Our platform can handle any commodity, including hydrogen and its derivatives. If we consider hydrogen as an energy carrier, then we can seamlessly integrate am­monia and methanol into our platform.

For instance, the European Network of Tra­n­smission System Operators for Elec­tricity (ENTSO-E) and for Gas (ENTSO-G) has built a fully sector-coupled European gas and electricity model. They do all their planning for 42 countries with an integrated solution for both electricity and transmission, and they are also exploring the role of hydrogen in this model. For example, Europe generates high renewable energy in the north that needs to be transported to the industrial centres of the south. This raises questions such as whe­ther more transmission lines or more gas lines are required, and how to strike the right balance between the two.

In view of this, they are evaluating options such as building more electrolysers in the north to produce green hydrogen and th­en transferring this green hydrogen th­rough legacy natural gas assets. This ap­p­roach leverages the seasonal benefits of hydrogen as an energy storage mechanism. Thus, if more hydrogen is put into the pipelines, it can be drawn at different times from the storage for utilisation. Thus, many agencies are evaluating such hydrogen investments.

In another example, the American Bureau of Shipping is looking at the availability of green fuels at different ports and cargo de­mands across all ports. They then optimise the types and sizes of ships with different fuel sources to decarbonise shipping.

We also do cost optimisation analyses for water and electricity utilities in the Middle East. Most of these countries employ de­sali­nation to make potable water through thermal generation or reverse osmosis technologies. The water and electricity su­pply chains have different seasonality and storage requirements. Thus, we analyse how they build and operate those assets, so that they achieve the optimal amount of water and electricity at the lowest cost while meeting all the different reliability se­ttings. These are some examples of in­teg­rating energy intensive systems or supply chains and analysing these cases.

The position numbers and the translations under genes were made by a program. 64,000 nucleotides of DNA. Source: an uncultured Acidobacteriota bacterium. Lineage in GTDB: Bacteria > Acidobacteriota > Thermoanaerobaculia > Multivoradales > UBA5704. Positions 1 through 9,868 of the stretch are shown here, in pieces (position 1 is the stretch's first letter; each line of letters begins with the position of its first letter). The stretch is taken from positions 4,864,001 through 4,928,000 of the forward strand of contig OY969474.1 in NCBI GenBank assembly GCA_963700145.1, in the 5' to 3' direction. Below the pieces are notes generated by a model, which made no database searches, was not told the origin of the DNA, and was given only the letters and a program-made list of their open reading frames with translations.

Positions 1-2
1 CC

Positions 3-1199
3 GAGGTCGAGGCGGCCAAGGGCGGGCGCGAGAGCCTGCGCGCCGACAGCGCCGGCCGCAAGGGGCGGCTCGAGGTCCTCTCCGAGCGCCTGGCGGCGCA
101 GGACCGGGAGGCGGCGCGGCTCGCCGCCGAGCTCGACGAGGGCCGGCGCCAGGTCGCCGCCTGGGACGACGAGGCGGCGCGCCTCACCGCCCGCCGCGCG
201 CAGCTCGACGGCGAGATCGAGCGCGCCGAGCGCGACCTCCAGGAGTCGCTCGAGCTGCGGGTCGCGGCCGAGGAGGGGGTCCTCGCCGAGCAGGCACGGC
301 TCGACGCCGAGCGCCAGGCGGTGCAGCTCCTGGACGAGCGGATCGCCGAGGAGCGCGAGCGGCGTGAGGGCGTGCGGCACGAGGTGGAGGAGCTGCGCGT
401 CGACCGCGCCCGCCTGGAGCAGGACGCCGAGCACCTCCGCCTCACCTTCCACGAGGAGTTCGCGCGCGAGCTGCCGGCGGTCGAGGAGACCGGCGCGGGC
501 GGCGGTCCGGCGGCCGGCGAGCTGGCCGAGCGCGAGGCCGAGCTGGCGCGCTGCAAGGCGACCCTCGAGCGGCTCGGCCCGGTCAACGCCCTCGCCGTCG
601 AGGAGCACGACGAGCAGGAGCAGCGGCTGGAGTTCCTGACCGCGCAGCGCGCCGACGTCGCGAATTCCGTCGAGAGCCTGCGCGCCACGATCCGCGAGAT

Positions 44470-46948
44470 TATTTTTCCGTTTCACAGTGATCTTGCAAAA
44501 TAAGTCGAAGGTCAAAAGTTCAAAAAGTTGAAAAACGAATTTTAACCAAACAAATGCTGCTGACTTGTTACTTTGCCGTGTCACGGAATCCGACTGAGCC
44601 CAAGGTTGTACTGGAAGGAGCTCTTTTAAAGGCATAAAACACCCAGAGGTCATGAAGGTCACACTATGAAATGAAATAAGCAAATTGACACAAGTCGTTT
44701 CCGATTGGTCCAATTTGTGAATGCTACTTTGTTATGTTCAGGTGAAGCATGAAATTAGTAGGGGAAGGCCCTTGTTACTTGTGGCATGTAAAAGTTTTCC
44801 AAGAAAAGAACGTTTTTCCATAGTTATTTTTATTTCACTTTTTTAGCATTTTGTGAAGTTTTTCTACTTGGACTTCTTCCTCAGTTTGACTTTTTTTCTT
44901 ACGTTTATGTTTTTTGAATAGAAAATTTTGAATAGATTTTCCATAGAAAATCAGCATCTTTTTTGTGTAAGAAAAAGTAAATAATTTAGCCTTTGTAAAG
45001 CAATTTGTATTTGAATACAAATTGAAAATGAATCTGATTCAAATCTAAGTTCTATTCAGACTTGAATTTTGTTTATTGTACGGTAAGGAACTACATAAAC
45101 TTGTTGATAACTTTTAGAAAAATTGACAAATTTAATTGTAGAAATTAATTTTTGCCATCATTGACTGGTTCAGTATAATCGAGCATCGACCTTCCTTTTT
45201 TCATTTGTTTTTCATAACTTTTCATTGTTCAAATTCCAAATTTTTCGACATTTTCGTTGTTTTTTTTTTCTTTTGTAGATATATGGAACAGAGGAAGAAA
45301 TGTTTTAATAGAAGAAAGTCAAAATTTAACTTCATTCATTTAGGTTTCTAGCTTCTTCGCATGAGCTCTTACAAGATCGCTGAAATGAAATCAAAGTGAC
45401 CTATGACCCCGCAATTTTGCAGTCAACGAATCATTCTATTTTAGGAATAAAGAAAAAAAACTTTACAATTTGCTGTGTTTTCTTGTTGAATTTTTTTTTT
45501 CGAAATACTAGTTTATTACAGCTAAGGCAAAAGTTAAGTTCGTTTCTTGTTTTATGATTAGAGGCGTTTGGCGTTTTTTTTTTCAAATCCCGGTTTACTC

Have the O&M issues faced during the pandemic helped your case? Have you seen more companies migrating to high-level analytics systems?

The increasing complexity of the energy sector has brought people to our platforms as organisations need to collaborate and require powerful tools to underst­and these complicated data points. In the past, with a relatively simple energy sy­stem, one could quite confidently work out the path forward. However, the current complexity calls for a complete toolbox of advanced analytics solutions.

The pandemic has helped drive collaborative efforts, allowing diverse stakeholders to contribute to a model by inputting data, fine-tuning scenarios and then integrating the outputs of these into a single platform. This is now being done from mu­l­tiple locations around the world with high security, as people are increasingly working from a lot of different remote places. Thus, facilitating this collaboration has been very important.

What has been the overall experience in India with regard to the uptake and availability of skilled manpower?

We have made considerable investment in India. We have development centres in Pune and Bengaluru, with a staff of 140 people in India. We have been able to find really good technical talent here. Our development journey has been good in India from the engineering and economics perspective.

We have served various organisations in India for a while now. We feel the country is at that next level of complexity and ma­tu­rity, where it can collaborate better. Th­us, there is a lot of interest in the Indian market, driven by both government objectives and corporate aspirations.

India is currently on this interesting energy transition journey, and many other nations are also on a similar path, although at different scales and speeds. However, there is a lot of opportunity to learn and collaborate not just at the national level, but also on a global scale. The aim is to manage the energy transition in a manner that is economically responsible, efficient and as rapid as possible.